Sep 2015

The toughest thing about law assignments is the word count. Yep, it's even worse than footnoting. At the start you think, “How could anyone have 1,500 words to write about constructive trusts?” But this soon becomes, “If I play with the margins, can I get away with an extra 400 words?”

If you’re WAY over the word count on your assignment, here’s what you can do next…

Aug 2015

Is there someone in your class who perfectly answers every question before your tutor even finishes asking it? Chances are you hate that guy. Class participation doesn’t have to be painful. It’s supposed to be easy marks.

Changing a few habits and employing some of these tips will help you feel more confident...

Aug 2015

Looking back at my first year of university, some things worked out great, but others not so much.

Before diving into my second year, I tried to figure out what did and didn’t work well for me, and looked at ways I could do things differently. 

If you’re just starting your first semester of law, here are a few pointers…

Aug 2015

Were you less than impressed with last semester’s exam results? 

In the first year of my degree I would stock up on nice new stationery and spend so much time organising and re-organising my lecture and study notes that there was very little time left for actual study. After going into my contract law exam with only half my exam notes prepared and relying on printed lecture slides for the rest of the course content, I knew that I needed to change.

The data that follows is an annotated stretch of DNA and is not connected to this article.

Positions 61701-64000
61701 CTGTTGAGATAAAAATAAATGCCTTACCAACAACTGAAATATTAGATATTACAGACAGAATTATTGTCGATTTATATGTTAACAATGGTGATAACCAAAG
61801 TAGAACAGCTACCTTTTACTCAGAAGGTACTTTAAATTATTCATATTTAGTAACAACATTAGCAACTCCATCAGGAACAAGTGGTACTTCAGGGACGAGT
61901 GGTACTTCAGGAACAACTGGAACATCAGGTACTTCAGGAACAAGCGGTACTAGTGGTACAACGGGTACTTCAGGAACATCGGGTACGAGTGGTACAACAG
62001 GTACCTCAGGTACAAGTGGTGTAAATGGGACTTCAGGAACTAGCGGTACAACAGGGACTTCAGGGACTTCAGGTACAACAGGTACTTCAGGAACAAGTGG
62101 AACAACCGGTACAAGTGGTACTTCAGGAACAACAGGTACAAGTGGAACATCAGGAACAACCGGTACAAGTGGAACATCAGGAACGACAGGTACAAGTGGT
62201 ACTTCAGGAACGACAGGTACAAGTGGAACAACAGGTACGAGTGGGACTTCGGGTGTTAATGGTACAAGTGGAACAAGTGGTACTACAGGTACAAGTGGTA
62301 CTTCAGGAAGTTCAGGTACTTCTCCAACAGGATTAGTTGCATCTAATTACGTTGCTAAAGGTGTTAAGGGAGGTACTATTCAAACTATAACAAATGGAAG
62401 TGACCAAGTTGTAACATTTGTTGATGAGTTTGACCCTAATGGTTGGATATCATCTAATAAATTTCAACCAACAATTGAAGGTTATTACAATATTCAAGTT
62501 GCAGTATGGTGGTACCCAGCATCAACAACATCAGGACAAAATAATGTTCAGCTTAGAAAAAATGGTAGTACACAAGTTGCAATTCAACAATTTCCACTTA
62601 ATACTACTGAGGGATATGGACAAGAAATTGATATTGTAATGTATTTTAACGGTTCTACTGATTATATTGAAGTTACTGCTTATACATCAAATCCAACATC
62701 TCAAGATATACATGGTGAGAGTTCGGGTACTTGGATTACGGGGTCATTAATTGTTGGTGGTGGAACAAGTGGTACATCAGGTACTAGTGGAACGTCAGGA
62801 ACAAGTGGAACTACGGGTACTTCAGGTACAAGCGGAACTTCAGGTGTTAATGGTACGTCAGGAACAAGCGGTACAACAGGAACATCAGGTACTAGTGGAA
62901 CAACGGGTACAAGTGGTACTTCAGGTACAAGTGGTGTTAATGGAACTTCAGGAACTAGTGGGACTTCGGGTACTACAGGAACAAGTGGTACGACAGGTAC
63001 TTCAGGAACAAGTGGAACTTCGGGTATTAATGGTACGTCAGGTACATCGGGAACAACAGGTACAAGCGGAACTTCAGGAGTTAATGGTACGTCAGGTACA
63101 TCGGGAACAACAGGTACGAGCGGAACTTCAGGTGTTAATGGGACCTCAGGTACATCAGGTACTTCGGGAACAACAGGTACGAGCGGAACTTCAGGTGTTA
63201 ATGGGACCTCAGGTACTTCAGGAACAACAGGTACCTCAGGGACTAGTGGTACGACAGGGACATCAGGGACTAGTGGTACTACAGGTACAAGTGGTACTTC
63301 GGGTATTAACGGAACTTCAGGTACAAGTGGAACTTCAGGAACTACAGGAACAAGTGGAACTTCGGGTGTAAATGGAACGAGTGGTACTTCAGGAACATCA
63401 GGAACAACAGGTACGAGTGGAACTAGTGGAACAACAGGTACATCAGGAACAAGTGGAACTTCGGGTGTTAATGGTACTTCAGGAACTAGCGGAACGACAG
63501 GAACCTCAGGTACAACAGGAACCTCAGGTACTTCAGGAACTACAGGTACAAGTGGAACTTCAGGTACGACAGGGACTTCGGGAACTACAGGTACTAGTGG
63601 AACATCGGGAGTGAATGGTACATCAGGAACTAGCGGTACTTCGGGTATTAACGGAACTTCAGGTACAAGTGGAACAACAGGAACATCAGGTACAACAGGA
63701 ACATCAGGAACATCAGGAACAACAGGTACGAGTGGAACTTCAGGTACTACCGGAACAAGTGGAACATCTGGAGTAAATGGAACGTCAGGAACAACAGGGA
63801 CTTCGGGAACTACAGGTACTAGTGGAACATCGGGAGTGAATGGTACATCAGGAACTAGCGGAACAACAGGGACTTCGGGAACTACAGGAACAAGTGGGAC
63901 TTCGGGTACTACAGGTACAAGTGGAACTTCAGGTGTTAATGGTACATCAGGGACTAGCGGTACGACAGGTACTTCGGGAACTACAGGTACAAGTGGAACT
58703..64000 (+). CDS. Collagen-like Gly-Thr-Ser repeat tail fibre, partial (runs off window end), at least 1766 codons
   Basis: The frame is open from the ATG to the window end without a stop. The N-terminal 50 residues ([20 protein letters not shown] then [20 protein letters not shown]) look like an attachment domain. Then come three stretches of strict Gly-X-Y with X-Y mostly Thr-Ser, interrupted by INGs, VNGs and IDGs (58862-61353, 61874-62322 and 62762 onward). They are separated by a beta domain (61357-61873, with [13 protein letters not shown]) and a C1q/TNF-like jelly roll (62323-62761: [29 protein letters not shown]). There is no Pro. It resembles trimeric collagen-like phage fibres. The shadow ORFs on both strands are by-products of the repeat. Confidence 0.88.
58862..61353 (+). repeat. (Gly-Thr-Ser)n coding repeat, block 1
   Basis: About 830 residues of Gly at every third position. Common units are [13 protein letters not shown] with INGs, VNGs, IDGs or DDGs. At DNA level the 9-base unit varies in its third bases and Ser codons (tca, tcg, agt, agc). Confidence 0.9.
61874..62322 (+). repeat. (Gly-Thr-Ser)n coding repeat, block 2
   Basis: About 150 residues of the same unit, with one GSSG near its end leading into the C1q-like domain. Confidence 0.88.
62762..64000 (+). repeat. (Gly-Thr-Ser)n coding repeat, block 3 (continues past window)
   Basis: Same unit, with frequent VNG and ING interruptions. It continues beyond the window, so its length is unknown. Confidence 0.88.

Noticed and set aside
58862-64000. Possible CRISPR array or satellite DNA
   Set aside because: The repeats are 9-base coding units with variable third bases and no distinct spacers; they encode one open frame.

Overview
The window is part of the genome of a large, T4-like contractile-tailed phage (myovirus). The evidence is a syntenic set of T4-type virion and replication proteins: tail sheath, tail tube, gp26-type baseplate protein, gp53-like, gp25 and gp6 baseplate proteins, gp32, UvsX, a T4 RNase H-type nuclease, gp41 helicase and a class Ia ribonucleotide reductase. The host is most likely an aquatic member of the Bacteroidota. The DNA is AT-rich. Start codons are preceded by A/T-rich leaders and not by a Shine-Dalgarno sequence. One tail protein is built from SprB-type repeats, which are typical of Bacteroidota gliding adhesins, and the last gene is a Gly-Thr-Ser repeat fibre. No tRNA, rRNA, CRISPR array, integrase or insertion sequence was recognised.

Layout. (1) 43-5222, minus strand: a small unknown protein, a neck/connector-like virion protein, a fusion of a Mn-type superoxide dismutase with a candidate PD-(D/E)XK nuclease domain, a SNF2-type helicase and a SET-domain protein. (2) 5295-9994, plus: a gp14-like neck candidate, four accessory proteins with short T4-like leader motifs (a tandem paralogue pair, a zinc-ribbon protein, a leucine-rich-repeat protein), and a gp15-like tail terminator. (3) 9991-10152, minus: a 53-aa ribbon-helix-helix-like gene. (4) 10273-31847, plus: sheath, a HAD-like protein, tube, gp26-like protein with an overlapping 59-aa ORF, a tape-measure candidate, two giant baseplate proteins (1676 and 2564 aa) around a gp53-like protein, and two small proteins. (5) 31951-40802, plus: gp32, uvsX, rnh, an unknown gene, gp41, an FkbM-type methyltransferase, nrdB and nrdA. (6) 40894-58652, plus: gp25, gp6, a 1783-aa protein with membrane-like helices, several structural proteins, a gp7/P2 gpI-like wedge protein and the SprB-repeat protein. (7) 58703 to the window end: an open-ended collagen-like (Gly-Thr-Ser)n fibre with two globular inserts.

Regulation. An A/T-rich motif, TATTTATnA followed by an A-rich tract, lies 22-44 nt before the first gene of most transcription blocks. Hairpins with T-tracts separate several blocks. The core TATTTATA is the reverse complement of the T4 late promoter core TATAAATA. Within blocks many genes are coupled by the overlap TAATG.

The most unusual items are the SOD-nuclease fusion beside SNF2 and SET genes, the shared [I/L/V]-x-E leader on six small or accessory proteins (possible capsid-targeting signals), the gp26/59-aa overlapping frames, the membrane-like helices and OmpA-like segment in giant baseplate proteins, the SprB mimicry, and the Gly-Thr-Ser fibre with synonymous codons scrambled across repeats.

Aug 2015

Advocacy can sometimes be seen as the arch enemy: we know we have to do it, but public speaking, especially speaking before a distinguished member of the legal profession, can be quite daunting.

I practice in criminal law so advocacy is a big part of my job description. I had a lot to learn in my first months on the job, and I had to learn fast. It takes time and a lot of practice, but these days I feel far more confident about standing up in the courtroom.

Here are my tips for improving your advocacy abilities and gaining confidence in the courtroom…

Jun 2015

Whether it’s obsessively checking comma placement in assignment footnotes or creating the ideal colour-coding system for highlighting textbooks, law students can be pretty perfectionistic. This trait normally serves us well, but can have its drawbacks around exam time.

The exam with multiple essays can see the perfectionist law student hand in a high distinction-worthy booklet one, but the detailed analysis of minority judges’ reasoning then gives way to frantic bullet points and barely-answered questions in essays two and three.


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